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    While the late 19th and early 20th centuries saw many artists drawn to the ‘oriental exoticism’ of the east, the work of Georges Gasté is unique. “Unlike many ‘oriental’ painters and photographers, Gasté stayed in India for 18 years in total. He lived with the locals and mingled his life and work in a very intimate way,” explains the curator of a new exhibition of his Indian photographs, Aude de Tocqueville.
    Making the cut
    Launching today at NGMA the exhibition is a collaboration with the Institut Français in India, anL'éléphant de la gare d'Orsayd will travel to eight Indian cities by the end of the year. Made up of 34 photographs, the final selection was curated from the 80 Indian pieces found in Gasté’s archives, covering the time up until his death in Madurai in 1910. Along with these will be colour reproductions of some of his paintings, copies of letters written by the artist, and a documentary film on his life.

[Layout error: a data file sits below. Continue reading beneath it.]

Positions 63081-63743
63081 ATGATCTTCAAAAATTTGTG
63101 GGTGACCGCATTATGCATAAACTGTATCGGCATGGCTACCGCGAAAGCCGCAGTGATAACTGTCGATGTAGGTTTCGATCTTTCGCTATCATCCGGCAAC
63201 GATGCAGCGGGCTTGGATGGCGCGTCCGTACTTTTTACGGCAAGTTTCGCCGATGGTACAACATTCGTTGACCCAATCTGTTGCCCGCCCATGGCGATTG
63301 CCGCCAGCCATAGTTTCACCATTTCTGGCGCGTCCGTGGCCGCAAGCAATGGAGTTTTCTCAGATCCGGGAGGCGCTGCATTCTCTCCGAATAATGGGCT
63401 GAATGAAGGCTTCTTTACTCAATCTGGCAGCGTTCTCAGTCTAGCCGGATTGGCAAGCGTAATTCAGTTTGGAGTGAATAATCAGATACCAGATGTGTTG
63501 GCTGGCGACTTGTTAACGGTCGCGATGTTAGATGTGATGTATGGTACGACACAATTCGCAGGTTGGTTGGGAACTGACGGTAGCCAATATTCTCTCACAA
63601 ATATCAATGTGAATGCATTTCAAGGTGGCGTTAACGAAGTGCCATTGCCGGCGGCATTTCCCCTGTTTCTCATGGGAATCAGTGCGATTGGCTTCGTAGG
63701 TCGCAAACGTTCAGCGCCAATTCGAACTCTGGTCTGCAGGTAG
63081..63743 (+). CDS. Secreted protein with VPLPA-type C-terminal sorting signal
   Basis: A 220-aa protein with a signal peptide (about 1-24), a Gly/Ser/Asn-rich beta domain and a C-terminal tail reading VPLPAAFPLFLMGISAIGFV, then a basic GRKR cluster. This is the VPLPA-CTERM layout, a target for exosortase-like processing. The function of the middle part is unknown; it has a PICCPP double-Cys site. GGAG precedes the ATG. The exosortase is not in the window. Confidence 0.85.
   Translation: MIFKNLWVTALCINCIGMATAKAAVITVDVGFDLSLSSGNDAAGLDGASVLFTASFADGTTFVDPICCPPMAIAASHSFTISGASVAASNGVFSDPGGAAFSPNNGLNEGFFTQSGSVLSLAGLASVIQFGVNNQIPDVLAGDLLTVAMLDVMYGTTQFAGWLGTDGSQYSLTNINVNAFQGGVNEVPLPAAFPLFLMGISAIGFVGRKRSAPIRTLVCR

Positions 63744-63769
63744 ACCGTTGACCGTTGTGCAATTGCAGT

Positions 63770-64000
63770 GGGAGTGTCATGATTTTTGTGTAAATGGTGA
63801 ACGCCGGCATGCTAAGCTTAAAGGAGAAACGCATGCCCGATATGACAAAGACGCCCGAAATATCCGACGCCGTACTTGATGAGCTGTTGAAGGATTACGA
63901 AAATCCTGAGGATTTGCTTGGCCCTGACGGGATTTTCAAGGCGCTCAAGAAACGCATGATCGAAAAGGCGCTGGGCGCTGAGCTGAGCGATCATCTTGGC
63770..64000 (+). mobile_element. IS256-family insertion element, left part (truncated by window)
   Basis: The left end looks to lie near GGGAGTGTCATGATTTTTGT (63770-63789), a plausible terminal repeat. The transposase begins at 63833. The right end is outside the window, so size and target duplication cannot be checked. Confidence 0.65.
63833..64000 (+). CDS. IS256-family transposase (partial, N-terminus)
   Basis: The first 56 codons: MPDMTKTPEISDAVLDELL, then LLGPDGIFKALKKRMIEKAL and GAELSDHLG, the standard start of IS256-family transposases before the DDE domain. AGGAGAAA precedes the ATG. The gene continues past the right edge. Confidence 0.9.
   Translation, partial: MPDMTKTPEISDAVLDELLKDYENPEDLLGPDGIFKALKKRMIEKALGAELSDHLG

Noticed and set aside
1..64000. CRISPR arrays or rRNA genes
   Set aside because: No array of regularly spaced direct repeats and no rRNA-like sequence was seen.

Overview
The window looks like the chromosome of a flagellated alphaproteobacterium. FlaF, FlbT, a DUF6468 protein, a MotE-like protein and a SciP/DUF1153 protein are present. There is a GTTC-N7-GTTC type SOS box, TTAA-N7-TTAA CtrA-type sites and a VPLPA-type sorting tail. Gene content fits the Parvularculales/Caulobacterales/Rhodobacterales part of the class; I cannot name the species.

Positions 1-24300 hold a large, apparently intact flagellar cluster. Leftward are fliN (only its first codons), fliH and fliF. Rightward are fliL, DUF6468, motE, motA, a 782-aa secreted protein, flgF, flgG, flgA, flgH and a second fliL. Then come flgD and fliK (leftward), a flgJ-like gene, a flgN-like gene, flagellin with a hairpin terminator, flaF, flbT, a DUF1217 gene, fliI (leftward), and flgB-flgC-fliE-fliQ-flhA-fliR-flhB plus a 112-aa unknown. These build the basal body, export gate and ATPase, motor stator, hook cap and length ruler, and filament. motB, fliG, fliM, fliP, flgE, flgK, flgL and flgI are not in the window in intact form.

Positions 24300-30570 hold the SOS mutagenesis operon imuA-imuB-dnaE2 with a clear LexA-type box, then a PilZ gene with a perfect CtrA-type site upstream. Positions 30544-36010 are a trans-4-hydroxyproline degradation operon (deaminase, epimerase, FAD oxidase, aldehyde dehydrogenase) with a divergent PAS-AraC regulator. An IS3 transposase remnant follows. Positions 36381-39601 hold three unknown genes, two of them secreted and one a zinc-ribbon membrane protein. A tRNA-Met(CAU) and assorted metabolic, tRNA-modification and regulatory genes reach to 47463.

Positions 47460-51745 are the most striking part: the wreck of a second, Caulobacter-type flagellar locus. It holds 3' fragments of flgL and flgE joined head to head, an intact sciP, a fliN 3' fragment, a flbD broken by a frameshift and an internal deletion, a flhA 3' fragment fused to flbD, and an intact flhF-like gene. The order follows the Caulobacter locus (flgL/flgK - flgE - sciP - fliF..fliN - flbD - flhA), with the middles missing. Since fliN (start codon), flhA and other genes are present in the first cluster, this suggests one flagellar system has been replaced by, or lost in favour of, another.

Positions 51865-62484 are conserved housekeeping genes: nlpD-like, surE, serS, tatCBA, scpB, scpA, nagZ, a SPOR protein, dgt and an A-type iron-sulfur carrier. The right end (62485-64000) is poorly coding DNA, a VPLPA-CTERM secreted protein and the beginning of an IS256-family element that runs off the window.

Everyday wonders
    “The selection displays some scenes that take place in the streets (at the market, in cities or villages), some religious scenes, as well as more intimate places where Gasté lived, such as Agra and Madurai,” shares de Tocqueville. “Their beauty rest in the union between an artistic look – as an excellent painter, Gasté had a real expertise in composition and light effects, and a sincere interest in everyday life,” she elaborates. One ‘emblematic picture’ is Terrasse de Sita (Sita’s Terrrace), which captures a young girl framed against the background of the Taj Mahal, taken on the balcony of the house in Agra that Gasté stayed in throughout 1906.
    Until March 27.
    At Palace Road.
    Details: 22342338
    —Maegan
    Dobson Sippy

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